This week Michelle O'Neill made history when she became the first republican ever to be appointed First Minister of Northern Ireland.

Following close to two years of turmoil the devolved Stormont parliament can sit again, with the Sinn Féin leader at the head of government.

Under the terms of the Good Friday agreement, the two largest parties must necessarily have the First Minister and deputy respectively, a condition deemed necessary to preserve a fragile peace on the island, but the resolution is likely to be far from the end of the intrigue.

The same document both acknowledges Northern Ireland as part of the United Kingdom - and commits Westminster to recognise a united Ireland if a majority of people on both sides of the border vote for it.

What will Ms O'Neill's historic election mean for the future of the island? And could Belfast leave the UK before Edinburgh?

The Herald: Michelle O'Neill

Republican origins

The new First Minister was born south of the border in County Cork, but her family roots are in Northern Ireland, in County Tyrone.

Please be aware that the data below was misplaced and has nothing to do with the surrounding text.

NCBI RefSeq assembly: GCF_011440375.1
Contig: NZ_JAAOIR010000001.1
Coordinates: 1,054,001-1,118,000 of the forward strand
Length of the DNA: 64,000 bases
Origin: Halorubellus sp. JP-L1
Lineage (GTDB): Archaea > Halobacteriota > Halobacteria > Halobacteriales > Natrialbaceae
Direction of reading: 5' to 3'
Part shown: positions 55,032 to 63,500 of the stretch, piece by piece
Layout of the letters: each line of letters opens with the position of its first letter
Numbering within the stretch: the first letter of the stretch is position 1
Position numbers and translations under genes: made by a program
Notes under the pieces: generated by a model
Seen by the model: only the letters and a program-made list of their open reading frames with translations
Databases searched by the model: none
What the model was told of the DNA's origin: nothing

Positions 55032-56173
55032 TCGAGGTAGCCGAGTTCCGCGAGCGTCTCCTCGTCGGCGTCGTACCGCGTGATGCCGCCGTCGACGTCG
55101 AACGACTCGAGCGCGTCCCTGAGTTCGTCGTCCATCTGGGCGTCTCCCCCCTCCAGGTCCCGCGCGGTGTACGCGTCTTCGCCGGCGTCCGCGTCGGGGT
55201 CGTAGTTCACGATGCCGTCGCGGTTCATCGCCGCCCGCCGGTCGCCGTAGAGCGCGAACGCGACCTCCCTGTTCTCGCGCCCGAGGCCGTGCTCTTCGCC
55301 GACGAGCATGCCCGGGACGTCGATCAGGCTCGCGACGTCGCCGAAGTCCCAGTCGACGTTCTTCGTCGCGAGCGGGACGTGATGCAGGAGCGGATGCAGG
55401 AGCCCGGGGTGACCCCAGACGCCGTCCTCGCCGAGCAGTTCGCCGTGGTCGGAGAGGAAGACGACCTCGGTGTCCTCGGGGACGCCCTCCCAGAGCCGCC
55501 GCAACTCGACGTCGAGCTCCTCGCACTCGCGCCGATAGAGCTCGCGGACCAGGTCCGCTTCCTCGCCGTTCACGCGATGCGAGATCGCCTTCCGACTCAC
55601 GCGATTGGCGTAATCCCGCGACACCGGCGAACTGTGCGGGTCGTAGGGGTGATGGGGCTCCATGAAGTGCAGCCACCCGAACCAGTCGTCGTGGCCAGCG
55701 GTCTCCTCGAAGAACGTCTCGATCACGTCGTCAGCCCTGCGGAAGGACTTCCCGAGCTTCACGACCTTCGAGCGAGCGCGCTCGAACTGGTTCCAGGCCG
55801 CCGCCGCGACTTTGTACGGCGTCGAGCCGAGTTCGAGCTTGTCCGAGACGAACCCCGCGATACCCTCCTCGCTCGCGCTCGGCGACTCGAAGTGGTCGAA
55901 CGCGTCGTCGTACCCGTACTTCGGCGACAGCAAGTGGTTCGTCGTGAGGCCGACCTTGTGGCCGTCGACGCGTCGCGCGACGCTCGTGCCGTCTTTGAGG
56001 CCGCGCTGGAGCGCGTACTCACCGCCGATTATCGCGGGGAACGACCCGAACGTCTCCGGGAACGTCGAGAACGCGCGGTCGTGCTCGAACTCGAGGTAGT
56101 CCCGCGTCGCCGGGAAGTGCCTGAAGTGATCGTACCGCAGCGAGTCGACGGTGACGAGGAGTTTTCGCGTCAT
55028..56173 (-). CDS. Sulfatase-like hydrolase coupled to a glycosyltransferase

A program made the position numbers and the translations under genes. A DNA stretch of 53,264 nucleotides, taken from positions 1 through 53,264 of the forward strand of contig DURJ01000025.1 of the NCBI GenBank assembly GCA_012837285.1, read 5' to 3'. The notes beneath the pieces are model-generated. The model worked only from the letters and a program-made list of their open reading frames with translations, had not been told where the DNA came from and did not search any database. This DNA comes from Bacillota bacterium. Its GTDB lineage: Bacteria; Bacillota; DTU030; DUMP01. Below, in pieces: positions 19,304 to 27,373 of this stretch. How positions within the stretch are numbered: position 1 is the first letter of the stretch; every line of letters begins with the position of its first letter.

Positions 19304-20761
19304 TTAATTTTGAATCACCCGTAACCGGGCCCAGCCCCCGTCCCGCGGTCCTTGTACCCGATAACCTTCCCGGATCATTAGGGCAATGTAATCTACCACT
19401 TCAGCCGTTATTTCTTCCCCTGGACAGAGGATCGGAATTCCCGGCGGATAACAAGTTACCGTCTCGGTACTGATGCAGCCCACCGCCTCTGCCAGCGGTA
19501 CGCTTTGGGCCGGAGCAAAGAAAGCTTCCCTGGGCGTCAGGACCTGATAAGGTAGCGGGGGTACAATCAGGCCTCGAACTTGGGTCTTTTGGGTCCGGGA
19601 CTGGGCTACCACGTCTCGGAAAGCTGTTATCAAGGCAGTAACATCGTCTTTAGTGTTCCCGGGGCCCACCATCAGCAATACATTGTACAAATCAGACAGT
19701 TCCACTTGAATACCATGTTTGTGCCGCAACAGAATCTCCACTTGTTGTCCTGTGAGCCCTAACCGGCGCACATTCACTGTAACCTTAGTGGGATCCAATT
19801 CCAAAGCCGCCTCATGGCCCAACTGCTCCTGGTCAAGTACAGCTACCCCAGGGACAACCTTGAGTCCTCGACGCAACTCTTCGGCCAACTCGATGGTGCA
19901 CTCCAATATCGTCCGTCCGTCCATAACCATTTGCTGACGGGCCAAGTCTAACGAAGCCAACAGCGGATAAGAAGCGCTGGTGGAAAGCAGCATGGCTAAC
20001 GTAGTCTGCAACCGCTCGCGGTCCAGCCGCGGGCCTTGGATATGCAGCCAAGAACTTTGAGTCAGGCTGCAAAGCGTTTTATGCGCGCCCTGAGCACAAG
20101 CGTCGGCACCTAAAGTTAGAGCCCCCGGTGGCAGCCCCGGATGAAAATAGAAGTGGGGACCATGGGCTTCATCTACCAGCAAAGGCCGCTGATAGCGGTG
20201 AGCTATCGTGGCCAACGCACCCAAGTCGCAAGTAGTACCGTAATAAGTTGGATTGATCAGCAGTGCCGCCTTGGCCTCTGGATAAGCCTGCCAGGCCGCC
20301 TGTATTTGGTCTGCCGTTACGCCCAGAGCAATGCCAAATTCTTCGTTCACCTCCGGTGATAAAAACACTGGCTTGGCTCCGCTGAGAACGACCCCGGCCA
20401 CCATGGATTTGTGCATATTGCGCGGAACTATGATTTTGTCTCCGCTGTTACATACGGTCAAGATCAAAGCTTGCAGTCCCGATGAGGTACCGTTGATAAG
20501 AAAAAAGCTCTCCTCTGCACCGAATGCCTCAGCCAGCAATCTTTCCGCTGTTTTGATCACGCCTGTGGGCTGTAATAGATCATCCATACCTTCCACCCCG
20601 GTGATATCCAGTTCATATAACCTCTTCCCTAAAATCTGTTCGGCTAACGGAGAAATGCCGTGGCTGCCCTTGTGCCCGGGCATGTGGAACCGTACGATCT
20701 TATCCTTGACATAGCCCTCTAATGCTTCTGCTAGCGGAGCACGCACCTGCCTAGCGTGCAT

Her interest in Republican politics is no surprise, having grown up in a family steeped in the desire for a united Ireland.

Ms O'Neill's father, Brendan Doris was a member of the Provisional IRA and spent time in Crumlin Road Jail, Armagh Jail, Long Kesh and Magilligan, cousin Tony Doris was killed by the SAS en-route to assassinate a UDR member in 1991 and his fellow cousin Gareth was shot in the stomach in the 1997 Coalisland attack. The last was sentenced to 10 years for his role in the attack but released under the terms of the Good Friday Agreement.

Brendan Doris stood as a Sinn Féin councillor in 1989 and was duly elected to Dungannon Council. Also elected from his party was Martin McCaughey, who would be killed by undercover British agents a year later.

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Accounts of his death differ, but what's certain is he was shot 10 times at a farm in Loughgall which had been placed under surveillance. The British Army said he and fellow IRA volunteer Dessie Grew were brandishing rifles when they were taken out, republicans maintain they were unarmed. An inquest in 2012 found the 23-year-old had been lawfully killed, and complaints the deaths were not properly investigated were thrown out by the European Court of Human Rights in 2022.